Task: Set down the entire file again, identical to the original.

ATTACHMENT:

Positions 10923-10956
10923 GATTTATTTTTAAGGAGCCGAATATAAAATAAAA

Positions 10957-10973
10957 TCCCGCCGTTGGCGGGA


Positions 10923-10956
10923 GATTTATTTTTAAGGAGCCGAATATAAAATAAAA

Positions 10957-10973
10957 TCCCGCCGTTGGCGGGA